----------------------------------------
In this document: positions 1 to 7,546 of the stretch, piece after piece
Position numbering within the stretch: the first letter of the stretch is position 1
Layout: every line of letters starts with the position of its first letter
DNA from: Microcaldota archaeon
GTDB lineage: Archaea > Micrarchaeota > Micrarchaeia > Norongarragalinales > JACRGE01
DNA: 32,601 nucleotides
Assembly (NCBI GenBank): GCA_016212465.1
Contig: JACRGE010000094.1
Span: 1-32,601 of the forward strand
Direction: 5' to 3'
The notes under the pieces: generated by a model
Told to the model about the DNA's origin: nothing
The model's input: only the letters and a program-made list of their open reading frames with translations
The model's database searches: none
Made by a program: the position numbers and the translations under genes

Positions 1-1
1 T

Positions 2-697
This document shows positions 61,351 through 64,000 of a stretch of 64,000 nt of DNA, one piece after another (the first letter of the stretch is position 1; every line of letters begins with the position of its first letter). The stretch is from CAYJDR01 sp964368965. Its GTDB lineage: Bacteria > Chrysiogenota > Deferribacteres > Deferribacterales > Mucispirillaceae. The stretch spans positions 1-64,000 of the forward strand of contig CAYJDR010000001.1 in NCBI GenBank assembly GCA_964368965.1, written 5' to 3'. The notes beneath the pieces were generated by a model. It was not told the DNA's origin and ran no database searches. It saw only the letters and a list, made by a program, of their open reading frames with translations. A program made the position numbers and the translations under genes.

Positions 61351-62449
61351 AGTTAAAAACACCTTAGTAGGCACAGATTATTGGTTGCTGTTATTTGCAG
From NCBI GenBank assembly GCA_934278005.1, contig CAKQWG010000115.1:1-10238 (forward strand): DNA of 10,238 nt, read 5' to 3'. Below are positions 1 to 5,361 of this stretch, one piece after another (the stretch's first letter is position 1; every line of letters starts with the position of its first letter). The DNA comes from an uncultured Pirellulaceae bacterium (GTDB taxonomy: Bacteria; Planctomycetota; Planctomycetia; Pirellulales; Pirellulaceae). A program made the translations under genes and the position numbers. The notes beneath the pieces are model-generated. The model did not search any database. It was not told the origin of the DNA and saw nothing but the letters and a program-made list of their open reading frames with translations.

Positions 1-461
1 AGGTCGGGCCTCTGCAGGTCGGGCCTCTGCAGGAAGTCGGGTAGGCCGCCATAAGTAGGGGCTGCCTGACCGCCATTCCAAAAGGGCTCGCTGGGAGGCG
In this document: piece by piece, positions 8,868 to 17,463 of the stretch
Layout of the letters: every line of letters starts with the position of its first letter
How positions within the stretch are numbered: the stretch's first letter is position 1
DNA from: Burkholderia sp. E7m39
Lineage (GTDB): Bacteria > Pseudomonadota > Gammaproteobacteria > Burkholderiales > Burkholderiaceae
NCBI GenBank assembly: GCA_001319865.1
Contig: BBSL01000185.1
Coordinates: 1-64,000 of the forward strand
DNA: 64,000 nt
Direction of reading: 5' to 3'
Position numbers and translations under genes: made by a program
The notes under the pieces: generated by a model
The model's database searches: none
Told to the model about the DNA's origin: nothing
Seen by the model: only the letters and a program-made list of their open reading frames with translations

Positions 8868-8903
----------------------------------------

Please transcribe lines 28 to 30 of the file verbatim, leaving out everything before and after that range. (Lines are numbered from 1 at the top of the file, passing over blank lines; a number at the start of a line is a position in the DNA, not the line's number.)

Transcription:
DNA from: Burkholderia sp. E7m39
Lineage (GTDB): Bacteria > Pseudomonadota > Gammaproteobacteria > Burkholderiales > Burkholderiaceae
NCBI GenBank assembly: GCA_001319865.1